Italy set up a new parliamentary intergroup for discussing the 2016 citizens’ initiative for cannabis legalization on October 24. Currently, more than 50 members from the left have joined the group. This move stems from the customers’ demand to reduce the country’s shortage of medical marijuana and decriminalize marijuana in Italy. The parliament will debate this topic in the coming months.
There are loopholes in Italy’s cannabis laws
There has been a lot of confusion about the legal status of cannabis and its derivatives in Italy. As reported by JD Supra, Italy passed Law 242/2016 (Law No. 242 of 2 December 2016) legalizing the cultivation of hemp, provided the THC content does not exceed 0.2%. The DPR 309/1990 (Presidential Decree No. 309 of 9 October 1990) decriminalized the cultivation of hemp for farmers. This decree, however, requires that the crop’s THC content is not more than 0.6%. The intent of Law 242/2016 was to promote the cultivation of hemp for industrial purposes. However, businesses in Italy misinterpreted it as general legalization of cannabis products. They started commercial activities for cannabis with a THC content under 0.6%, referred to as “cannabis light.”
On May 30, the Italian Supreme Court attempted to clear some of the misinterpretations of Law 242/2016. The court maintained that light cannabis is also a controlled substance and has to adhere to the requirements of DPR 309/1990. The ruling stated the sale of cannabis derivatives such as oils, resins, buds, and leaves was illegal. It was also clarified that the decriminalization of hemp with a THC content under 0.6% is restricted only to farmers and does not apply to other operators in the supply chain. However, there remains significant confusion about the legal status of sales of other CBD or cannabis products such as infusions, candles, biscuits, soft drinks, crystals, clothing, and cosmetics.
Italy allows these uses of hemp and derivatives
As reported by LexBlog, all 28 EU member states allow the cultivation of hemp from EU-certified seeds. However, every country has its own set of regulations governing permissible THC levels and hemp’s end uses. Italy has permitted the use of hemp and its derivatives in food and cosmetics, subject to compliance with all European and domestic laws. Hemp and its derivatives can be used in oils, fuels, fiber, wood chips, green building materials, and green manure, for bioremediation, and for educational or research purposes.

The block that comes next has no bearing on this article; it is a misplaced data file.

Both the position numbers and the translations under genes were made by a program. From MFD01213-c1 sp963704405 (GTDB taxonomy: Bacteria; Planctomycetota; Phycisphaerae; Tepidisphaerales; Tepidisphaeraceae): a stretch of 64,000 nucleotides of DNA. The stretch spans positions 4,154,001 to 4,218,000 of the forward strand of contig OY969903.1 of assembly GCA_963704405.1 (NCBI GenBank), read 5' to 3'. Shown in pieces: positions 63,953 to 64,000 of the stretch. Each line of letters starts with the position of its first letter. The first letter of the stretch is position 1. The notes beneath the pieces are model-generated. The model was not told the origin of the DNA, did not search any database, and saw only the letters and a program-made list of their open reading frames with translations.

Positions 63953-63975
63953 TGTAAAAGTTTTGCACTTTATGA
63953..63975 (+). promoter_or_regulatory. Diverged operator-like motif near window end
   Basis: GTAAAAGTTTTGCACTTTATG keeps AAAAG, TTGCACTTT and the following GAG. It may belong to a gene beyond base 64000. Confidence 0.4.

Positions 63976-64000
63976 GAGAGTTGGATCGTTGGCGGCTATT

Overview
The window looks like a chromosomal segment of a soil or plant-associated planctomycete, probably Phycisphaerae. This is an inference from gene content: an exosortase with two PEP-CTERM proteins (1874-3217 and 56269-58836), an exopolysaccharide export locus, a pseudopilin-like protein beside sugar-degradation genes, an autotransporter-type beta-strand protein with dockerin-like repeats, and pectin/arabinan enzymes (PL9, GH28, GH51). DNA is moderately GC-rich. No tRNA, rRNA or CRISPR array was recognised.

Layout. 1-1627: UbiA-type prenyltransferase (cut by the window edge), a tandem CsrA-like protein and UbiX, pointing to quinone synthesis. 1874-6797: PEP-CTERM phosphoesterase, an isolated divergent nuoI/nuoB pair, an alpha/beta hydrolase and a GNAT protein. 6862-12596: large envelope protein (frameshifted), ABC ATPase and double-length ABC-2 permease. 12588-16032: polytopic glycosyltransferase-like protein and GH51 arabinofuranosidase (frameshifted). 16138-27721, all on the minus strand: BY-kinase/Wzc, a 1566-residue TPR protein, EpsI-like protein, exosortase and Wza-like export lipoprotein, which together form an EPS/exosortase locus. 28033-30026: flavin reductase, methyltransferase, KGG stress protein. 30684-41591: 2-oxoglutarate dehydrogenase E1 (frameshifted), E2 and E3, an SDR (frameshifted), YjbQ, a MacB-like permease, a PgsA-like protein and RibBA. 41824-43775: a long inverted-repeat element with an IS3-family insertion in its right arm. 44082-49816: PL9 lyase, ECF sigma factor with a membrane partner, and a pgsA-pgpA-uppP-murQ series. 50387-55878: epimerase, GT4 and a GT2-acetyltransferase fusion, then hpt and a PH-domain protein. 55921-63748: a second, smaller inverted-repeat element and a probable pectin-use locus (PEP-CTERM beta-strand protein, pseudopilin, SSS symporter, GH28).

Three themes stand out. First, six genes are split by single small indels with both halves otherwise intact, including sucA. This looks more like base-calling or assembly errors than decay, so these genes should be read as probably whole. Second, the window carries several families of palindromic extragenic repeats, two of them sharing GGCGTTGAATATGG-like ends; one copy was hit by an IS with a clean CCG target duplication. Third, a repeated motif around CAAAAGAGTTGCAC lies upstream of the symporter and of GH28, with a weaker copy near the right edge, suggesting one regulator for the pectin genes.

Medical marijuana trends
As reported by Marijuana Business Daily, Italy accounted for 4% of the medical cannabis products sold in the EU in 2018. The Netherlands and Canada accounted for 61% and 35% of the production, respectively. Marijuana Business Daily estimates total EU sales of medical marijuana to be 4,165 kilograms. This estimate involves various forms of cannabis flower but does not include sales of imported full-spectrum extracts or cannabis-based pharmaceutical products.
In 2018, pharmacies sold around 650 kilograms of cannabis flower in Italy for an average price of 18 euros per gram. The total medical marijuana sales in Italy of around 11.7 million euros were centered around the Tuscany, Emilia-Romagna, and Apulia regions. Italy is the second-largest medical marijuana market in the EU. Canadian licensed producer Aurora Cannabis (ACB) accounted for 100 kilograms of medical marijuana sold in Italy. Bedrocan, through the Office of Medical Cannabis in the Netherlands, supplied 400 kilograms of medical marijuana in Italy. Finally, the Italian Armed Forces through the SCFF (Stabilimento Chimico Farmaceutico di Firenze) produced 100–150 kilograms of Italy’s medical cannabis.
Marijuana Business Daily estimates 2019 medical marijuana sales in Italy will reach 900 kilograms. It foresees the SCFF producing up to 200 kilograms, and Bedrocan exporting the remaining 700 kilograms to Italy from the Netherlands.
Aurora Cannabis in Italy
In July, Aurora Cannabis entered a two-year supply contract for medical marijuana with the Italian government. The company agreed to supply at least 400 kilograms of medical marijuana to Italy from its Canadian and EU facilities. Then, ACB emerged as the sole winner of three supply lots in Italy. However, the company significantly reduced its average selling price from 3.2 euros per gram in early 2018 to 1.73 euros per gram in July 2019. Canopy Growth (CGC), Tilray, Wayland, and Medicinal Organics Cannabis Australia failed to fulfill all requirements of the tender process. Subsequently, they were disqualified.
However, on November 1, Marijuana Business Daily reported the cancellation of one of the three ACB lots in September. The Ministry of Defense canceled Lot 3 due to non-compliance with EU good manufacturing practice standards. This move was based on ACB’s failure to carry out stability studies for defining the shelf life of high-CBD cannabis. Based on the SCFF’s opinion, the Ministry of Defence claimed that that the 40 kilograms of high-CBD cannabis from Lot 3 were “not necessary.”